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October 27, 2005

It Ain't Necessarily So (Ch. 2 & 3)

Making News Mountains out of Research Molehills

"Too often, research that is either preliminary or inconclusive (or both) receives almost reverential treatment in the press."

Is there a "Shocking New Science" news beat?


The Chapter's made clear that face-value statistics can't be trusted.

I wonder how long the chain of statistics falsification is. In another blog entry about child sexual abuse I found that one institution had trumped up some statistics for shock value. Since they were a government-sponsored program, could a journalist take that statistic as true and then spread more false information? How deep is the rabbit hole? If one organization falsifies or misinterprets statistics, then another can use it as a source and rebroadcast that information. The chain could go on indefinitely.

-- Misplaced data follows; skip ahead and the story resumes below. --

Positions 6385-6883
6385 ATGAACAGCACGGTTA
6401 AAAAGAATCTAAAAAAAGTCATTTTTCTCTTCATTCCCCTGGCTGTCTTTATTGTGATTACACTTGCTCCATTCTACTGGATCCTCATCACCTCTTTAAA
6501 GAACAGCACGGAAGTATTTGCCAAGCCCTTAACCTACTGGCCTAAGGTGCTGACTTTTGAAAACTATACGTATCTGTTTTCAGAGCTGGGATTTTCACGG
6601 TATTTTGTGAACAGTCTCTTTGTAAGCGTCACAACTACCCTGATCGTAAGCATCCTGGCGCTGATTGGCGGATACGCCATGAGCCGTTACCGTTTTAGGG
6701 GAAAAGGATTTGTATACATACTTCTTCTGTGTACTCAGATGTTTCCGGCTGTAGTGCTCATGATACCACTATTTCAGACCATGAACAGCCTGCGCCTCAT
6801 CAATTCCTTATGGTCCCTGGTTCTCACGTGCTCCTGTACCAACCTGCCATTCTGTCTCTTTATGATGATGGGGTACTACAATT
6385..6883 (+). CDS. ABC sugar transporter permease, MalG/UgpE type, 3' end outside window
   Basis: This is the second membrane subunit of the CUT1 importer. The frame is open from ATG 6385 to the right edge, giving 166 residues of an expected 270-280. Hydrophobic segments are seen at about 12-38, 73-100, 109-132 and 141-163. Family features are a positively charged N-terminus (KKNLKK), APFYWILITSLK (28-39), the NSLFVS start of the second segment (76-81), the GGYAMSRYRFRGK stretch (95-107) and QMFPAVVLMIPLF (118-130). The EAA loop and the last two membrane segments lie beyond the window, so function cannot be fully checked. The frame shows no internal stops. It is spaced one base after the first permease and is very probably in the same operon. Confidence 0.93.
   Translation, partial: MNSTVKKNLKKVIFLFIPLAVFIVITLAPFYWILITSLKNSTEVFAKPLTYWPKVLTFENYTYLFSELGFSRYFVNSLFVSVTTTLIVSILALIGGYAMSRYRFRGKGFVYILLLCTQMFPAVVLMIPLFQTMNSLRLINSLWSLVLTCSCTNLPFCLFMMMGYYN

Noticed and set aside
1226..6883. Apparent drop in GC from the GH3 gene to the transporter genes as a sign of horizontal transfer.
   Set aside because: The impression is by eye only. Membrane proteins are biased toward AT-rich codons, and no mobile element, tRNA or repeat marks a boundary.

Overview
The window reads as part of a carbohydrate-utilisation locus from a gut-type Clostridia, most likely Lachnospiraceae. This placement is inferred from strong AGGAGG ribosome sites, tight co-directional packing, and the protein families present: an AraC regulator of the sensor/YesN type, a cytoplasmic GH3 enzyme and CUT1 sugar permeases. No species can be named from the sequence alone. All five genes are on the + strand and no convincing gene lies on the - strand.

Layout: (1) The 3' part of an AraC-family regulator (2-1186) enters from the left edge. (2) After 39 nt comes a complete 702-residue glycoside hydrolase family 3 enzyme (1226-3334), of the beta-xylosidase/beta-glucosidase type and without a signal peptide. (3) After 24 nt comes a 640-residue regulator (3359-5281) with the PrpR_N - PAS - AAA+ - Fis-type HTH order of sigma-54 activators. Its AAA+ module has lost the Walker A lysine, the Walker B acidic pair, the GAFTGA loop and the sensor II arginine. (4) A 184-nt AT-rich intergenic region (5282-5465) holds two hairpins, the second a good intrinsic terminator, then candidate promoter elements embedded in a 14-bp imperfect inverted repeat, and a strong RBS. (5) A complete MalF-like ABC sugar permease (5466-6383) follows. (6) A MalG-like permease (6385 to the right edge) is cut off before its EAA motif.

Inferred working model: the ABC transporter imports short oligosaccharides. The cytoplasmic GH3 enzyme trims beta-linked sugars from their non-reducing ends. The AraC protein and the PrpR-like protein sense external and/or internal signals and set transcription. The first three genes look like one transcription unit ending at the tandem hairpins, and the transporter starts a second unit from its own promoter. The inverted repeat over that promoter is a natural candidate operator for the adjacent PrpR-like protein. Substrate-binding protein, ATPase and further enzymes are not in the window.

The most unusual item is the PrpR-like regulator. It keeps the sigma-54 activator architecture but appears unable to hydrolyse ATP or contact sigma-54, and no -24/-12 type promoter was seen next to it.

Posted by DavidDenninger at October 27, 2005 11:01 AM

Comments

I think you make a good point about how bad reporting of statistics can spread misinformation.

It's the same with lots of stories meant to deliver a "shock" to audiences -- the facts become more and more skewed by exaggeration or misinterpretation.

This was one of the major traits of oral traditions in the past. Each time a story was passed on from one person to another, part of the story would become more sensationalized to make it more interesting or powerful.

Posted by: ChrisU at October 27, 2005 12:14 PM

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